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  IN THIS Article
 ::  Abstract
 ::  Introduction
 ::  Material and method
 ::  Results
 ::  Discussion
 ::  References

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ORIGINAL ARTICLE
Year : 1990  |  Volume : 36  |  Issue : 2  |  Page : 104-5

Predictive value of the nonreactive nonstress test in evaluating neonatal outcome.


Department of Obstetrics and Gynaecology, Seth G. S. Medical College, Bombay, Maharashtra.

Correspondence Address:
Department of Obstetrics and Gynaecology, Seth G. S. Medical College, Bombay, Maharashtra.


  ::  Abstract

High-risk pregnancies were followed up with antepartum foetal heart testing, in terms of perinatal mortality, Apgar score and incidence of caesarian section for foetal distress to look for the significance of a nonreactive nonstress test in 143 cases. The mean sensitivity was 65.64%, mean positive predictive value was 23.12%, and mean false positive rate was 76.87% for the nonreactive test results.

How to cite this article:
Bhide A, Bhattacharya M S. Predictive value of the nonreactive nonstress test in evaluating neonatal outcome. J Postgrad Med 1990;36:104


How to cite this URL:
Bhide A, Bhattacharya M S. Predictive value of the nonreactive nonstress test in evaluating neonatal outcome. J Postgrad Med [serial online] 1990 [cited 2019 Sep 19];36:104. Available from: http://www.jpgmonline.com/text.asp?1990/36/2/104/864




  ::   Introduction Top

Electronic foetal monitoring is a relatively recent development in the field of perinatology. While the implications of a reactive non-stress test are will known, the same cannot be said about a non-reactive non-stress test. The following study was carried out in a high-risk pregnant population to gain an insight into the problem. A non-reactive non-stress test was a sign of bad omen in a fair proportion of cases.

  ::   Material and method Top

Hundred and forty-three high-risk cases were followed up with the non-stress testing. Corometrics-112 machine was used. The test was done for 20 minutes; extendable upto 40 minutes to call it non-reactive. Criteria described by Evertson et al[1] were used to classify the strip as non-reactive. The neonatal outcome was assessed using three criteria-a) neonatal survival, b) Apgar scores at 5 minutes and c) incidence of caesarean sections done for foetal distress. The test results in the preceding 7 days of delivery were considered. The largest high-risk group was pregnancy induced hypertension.

  ::   Results Top

A total of 287 tests were carried out in 143 cases. The last test was reactive in 95, and non-reactive in 48 cases.
a) Perinatal outcome: The results are shown in [Table - 1]. A total of 13 mortalities occurred, out of which 8 were from the non-reactive group.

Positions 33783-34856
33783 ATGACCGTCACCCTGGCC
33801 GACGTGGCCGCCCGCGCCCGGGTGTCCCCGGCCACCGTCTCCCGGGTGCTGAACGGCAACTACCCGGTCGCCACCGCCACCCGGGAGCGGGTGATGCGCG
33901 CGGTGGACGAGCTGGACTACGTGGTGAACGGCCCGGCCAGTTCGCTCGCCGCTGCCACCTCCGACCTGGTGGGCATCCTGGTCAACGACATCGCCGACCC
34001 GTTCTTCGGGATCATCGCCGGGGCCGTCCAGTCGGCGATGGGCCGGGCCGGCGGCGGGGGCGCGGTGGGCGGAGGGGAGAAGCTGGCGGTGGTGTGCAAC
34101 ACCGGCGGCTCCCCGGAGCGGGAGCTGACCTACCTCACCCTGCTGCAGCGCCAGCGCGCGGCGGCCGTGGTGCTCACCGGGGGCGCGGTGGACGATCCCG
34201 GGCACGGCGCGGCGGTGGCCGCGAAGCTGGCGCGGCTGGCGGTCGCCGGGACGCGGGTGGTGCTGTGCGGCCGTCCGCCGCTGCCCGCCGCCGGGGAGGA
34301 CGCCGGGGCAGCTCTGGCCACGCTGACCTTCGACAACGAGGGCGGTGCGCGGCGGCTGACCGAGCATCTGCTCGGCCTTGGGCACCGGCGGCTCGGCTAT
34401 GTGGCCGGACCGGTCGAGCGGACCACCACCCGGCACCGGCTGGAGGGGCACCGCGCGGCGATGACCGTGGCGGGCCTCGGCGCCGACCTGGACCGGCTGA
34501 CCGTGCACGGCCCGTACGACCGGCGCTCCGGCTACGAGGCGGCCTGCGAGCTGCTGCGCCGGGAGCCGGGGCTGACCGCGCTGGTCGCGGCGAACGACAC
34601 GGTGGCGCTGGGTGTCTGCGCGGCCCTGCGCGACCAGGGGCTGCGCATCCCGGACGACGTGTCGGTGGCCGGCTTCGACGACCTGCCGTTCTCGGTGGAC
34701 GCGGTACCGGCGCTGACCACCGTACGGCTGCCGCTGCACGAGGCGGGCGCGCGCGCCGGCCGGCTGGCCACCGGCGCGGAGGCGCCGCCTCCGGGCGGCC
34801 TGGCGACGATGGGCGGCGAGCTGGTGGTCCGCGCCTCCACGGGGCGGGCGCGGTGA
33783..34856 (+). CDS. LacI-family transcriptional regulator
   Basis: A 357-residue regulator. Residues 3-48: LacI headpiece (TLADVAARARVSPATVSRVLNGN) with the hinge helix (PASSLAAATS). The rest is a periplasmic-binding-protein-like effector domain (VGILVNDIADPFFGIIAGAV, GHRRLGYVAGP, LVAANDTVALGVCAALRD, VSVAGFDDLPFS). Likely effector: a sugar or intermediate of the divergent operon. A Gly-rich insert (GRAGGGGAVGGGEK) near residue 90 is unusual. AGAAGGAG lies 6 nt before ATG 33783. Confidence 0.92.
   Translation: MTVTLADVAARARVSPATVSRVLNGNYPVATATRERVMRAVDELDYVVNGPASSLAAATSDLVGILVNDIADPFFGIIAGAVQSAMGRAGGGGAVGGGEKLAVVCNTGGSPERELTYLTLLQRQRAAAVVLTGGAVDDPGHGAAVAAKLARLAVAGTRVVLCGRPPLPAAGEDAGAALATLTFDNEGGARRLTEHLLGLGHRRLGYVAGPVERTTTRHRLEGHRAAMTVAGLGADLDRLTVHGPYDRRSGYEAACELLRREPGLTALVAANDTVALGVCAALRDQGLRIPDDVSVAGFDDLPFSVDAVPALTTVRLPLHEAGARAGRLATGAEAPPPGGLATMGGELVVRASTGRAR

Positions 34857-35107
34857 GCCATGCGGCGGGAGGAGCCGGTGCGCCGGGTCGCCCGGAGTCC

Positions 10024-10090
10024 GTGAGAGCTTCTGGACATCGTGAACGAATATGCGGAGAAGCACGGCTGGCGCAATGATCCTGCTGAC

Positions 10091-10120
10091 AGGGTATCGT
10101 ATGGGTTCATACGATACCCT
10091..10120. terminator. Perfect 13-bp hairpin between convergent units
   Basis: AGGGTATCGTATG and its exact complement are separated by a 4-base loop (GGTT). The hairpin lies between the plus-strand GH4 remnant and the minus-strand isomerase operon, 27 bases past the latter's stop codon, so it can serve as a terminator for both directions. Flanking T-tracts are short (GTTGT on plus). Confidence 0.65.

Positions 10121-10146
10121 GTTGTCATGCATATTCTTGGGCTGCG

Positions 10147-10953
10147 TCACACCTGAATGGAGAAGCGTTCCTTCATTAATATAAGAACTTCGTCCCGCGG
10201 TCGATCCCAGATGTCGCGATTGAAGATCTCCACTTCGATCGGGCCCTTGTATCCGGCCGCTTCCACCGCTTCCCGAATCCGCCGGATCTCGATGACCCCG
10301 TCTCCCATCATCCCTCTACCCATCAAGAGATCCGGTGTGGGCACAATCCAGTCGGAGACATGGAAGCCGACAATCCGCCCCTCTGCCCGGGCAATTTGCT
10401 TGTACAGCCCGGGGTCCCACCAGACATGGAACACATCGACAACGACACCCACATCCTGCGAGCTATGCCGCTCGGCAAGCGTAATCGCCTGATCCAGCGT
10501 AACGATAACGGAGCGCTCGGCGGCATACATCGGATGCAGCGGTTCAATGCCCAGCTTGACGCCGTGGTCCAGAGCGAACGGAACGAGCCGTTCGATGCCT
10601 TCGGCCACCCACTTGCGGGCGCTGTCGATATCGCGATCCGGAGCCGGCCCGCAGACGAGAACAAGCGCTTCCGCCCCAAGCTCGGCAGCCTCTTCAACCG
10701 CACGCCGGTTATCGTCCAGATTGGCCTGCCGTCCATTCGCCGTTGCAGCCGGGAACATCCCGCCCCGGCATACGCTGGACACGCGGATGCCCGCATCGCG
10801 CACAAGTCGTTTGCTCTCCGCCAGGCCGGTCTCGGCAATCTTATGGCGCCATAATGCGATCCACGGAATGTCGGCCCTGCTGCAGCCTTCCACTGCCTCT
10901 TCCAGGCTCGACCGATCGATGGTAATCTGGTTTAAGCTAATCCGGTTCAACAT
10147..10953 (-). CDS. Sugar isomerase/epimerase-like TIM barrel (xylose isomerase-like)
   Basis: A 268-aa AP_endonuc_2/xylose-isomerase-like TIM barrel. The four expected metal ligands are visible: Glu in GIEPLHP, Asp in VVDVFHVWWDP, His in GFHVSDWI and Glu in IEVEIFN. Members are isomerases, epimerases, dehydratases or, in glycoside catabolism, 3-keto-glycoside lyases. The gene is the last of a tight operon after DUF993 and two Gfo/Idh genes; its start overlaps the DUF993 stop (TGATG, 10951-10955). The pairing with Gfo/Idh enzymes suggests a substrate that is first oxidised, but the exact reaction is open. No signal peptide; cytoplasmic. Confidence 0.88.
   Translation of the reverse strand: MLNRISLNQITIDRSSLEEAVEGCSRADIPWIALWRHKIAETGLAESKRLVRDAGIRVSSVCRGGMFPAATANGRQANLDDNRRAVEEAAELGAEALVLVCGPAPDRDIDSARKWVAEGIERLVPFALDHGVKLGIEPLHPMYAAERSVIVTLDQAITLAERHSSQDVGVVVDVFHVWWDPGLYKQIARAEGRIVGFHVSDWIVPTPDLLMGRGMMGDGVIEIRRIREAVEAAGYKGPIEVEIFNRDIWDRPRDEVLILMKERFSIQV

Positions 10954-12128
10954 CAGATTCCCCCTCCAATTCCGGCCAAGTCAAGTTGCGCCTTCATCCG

b) Apgar scores: Five minute Apgar scores of less than 7 were taken as abnormal [2]. A total of 17 babies were found to be depressed at birth, of which 13 were from the non-reactive group. The results are shown in
c) Caesarean section for foetal distress: As shown in [Table - 3], of caesarean sections done for foetal distress 10 were from the non-reactive group. Ninety-four patients underwent vaginal delivery and remaining 34 underwent caesarian sections for causes other than foetal distress.

  ::   Discussion Top

Non-stress test is an accepted method of monitoring high risk pregnancies. One of the objections to the test is that it has a high false positive rate; in other words, it cannot predict adverse foetal outcome. In our series, the mean false positive rate was 76.87% with 23.13% of abnormal results correctly predicted, and these figures closely approximate to those quoted in the literature.3 In our opinion this is an asset of the test since if the false positive rate is very low, majority of the cases will have an abnormal outcome. Thus the test would have failed us in intervening early enough to avoid a poor outcome. In our view, a non-reactive non-stress test is a bad omen, signifying a higher incidence of foetal distress, depressed neonates and a higher perinatal mortality.

  ::   References Top

1. Cloharty JP, Stark AR. In: "Manual of Neonatal Care", 2nd Edition, Little, Boston. Toronto: Brown and Co; 1985, pp 77-78.  Back to cited text no. 1    
2.Evertson LR, Gauthier RJ, Schifrin BS, Paul RH. Anteparturn fetal heart rate testing - 1: Evolution of the non-stress test Amer J Obstet & Gynaecol 1979; 133:29-33.  Back to cited text no. 2    
3.Weingold A, Yonekura ML, O'Kieffe L. Non-stress testing. Amer J Obstet & Gynaecol 1980; 138:195-202.   Back to cited text no. 3    

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Online since 12th February '04
2004 - Journal of Postgraduate Medicine
Official Publication of the Staff Society of the Seth GS Medical College and KEM Hospital, Mumbai, India
Published by Wolters Kluwer - Medknow